Sobotka achieved instant international acclaim as the Grand Prix winner of the Queen Elisabeth International Music Competition of Belgium in 2004. The renowned soprano has performed all over Europe, in the Americas and Japan, in such prestigious venues as the Berlin Philharmonie, the Konzerthaus in Vienna, Salle Pleyel in Paris, Royal Albert Hall in London and and Suntory Hall in Tokyo.
Equally at home on the concert and the opera stage, Sobotka also is widely acknowledged for her interpretations of Polish vocal repertoire – in particular the works of Karol Szymanowski. In 2004, she contributed to a complete collection of his songs released by the Dutch label Channel Classics and was distinguished by National Academy of Recording Arts in Poland with the Fryderyk Award, named for Frederic Chopin and comparable to the American Grammys, for the most outstanding recording of Polish music.
Widely regarded as one of the leading pianists of his generation, Ganz has appeared as soloist with such orchestras as the St. Louis Symphony, the St. Petersburg Philharmonic, the Baltimore Symphony, the National Philharmonic, the National Symphony and the City of London Sinfonia, and has performed with such conductors as Leonard Slatkin, Marin Alsop, Mstislav Rostropovich and Piotr Gajewski.
Ganz is oft quoted as saying, “Chopin’s music is the language of my soul, and I have dreamed since childhood of someday performing all of his works.” His quest began in earnest in 2011.
Ganz's capacity “Extreme Chopin” concerts have received glowing reviews. An audience of about 2,000 attended the first in the series, after which the Washington Post wrote: “Brian Ganz was masterly in his first installment of the complete works.” After the third sold out recital in 2013, Washington Post reviewer Grace Jean wrote, “It’s easy to see why so many Washingtonians flocked to hear pianist Brian Ganz…in his hands, the rarely performed Trois Ecossaises, Op.72, No. 3, became effervescent light beams.”
Future “Extreme Chopin” recitals will include all the chamber music and remaining songs as well as the complete solo works, including each version of every mazurka and waltz. Ganz will also play such obscure and overlooked works as the little Fugue in A minor, the two bourrées and the variation Chopin wrote for Hexameron, a rarely heard work initiated by Chopin's friend, composer and pianist Franz Liszt, and completed by multiple composers.
Ganz will perform Chopin’s orchestral works with the National Philharmonic, whose music director, Piotr Gajewski, has embraced the pianist’s ambitious endeavor wholeheartedly. “Brian may be the first pianist to play all of Chopin’s works – not only because of his great love for the composer, but also because of his intense connection with his audience,” Gajewski said, adding that Ganz sometimes brings his entire collection of Chopin’s music to a performance so that he can accept requests from the audience.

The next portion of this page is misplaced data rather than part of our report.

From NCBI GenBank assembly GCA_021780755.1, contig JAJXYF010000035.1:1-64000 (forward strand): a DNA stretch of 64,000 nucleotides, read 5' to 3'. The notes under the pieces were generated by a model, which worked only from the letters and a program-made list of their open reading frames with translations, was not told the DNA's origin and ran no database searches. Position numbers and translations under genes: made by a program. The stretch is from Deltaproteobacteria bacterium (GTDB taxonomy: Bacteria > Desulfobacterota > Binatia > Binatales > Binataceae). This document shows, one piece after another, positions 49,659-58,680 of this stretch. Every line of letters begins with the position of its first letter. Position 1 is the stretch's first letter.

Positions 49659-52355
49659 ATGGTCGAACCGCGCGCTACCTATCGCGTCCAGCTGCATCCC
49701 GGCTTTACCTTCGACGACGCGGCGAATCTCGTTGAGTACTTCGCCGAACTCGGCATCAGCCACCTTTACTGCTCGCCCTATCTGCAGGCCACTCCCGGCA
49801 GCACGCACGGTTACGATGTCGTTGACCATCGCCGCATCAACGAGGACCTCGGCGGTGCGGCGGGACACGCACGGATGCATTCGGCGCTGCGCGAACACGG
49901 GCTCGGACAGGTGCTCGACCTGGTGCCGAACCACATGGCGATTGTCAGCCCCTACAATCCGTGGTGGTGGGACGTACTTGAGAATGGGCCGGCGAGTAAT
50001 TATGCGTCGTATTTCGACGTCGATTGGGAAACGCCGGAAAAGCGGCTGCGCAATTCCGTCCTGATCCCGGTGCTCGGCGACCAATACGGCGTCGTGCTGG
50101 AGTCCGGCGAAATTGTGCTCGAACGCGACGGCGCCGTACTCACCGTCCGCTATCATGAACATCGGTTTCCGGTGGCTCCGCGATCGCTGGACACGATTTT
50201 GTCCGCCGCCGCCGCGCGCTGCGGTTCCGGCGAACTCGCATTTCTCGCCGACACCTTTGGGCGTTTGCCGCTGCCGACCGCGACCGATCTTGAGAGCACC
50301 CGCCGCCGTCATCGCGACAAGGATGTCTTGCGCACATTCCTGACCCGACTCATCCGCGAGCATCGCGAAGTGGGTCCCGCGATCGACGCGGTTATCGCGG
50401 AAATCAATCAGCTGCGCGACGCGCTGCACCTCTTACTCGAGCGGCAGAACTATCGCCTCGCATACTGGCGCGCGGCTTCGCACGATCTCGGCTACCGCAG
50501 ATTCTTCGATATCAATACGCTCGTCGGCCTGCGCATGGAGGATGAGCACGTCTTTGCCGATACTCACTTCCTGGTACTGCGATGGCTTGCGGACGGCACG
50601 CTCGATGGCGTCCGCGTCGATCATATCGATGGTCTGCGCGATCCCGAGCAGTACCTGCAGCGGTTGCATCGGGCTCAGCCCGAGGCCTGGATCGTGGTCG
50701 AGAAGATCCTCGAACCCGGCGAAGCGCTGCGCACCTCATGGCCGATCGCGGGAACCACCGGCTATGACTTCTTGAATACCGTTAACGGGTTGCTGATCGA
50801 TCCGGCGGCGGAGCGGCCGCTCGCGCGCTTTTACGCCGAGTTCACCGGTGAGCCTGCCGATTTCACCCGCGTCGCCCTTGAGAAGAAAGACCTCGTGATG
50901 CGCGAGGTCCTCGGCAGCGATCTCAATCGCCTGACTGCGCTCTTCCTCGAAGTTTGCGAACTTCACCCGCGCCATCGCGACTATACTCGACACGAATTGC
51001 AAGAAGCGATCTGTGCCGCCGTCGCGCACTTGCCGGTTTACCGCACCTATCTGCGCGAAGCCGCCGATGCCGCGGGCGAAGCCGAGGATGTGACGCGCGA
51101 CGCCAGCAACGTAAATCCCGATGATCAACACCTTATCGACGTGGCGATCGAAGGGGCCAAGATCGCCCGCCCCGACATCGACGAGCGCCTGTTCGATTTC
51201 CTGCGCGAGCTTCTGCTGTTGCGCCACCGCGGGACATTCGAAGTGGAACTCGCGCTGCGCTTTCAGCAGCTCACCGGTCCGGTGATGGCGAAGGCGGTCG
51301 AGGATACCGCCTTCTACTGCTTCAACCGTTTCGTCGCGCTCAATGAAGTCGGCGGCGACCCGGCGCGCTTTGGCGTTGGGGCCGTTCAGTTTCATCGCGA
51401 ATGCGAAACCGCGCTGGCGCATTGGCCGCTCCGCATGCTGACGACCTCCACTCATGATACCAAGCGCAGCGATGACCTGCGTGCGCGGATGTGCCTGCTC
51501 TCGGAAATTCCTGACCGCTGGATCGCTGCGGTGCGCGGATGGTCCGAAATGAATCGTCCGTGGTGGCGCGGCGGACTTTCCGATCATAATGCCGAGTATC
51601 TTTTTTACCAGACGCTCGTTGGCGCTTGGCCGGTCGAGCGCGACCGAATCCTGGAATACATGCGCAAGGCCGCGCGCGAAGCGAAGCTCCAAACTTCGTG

Perhaps the first pianist to perform all Chopin’s works, Ganz noted, “that significance is eclipsed by my excitement in sharing works that even lovers of Chopin may never have heard. There are so many works of great beauty and emotional power, but there are also quite a few buried treasures that deserve to be heard. It’s fascinating to hear, for example, the different authentic versions that exist of some very well known works. There are marvelous surprises in store for Chopin lovers.”
Ganz is participating in a regional tour showcasing the personal Steinway & Sons grand piano of one of classical music’s most revered artists, Van Cliburn, sponsored by Steinway Piano Gallery of Washington, D.C.
The recital will include the following Chopin compositions: Cantabile in B-Flat Major, Op. Posth; Impromptu No. 1 in A-Flat Major, Op.29; Nocturne in C Minor, Op. Posth; Nocturne in F Major, Op. 15, No.1; Songs from Op. 74 and Sonata No. 3 in B minor, Op 58.
To purchase tickets to Brian Ganz’s sixth installment of his “Extreme Chopin” performance at the Music Center at Strathmore on Jan. 9, visit nationalphilharmonic.org or call the Strathmore ticket office at (301) 581-5100. More information on Ganz is available at www.brianganz.com. Tickets for kids 7-17 are FREE through the ALL KIDS, ALL FREE, ALL THE TIME program ALL KIDS tickets must be purchased in person or by phone. Parking is free.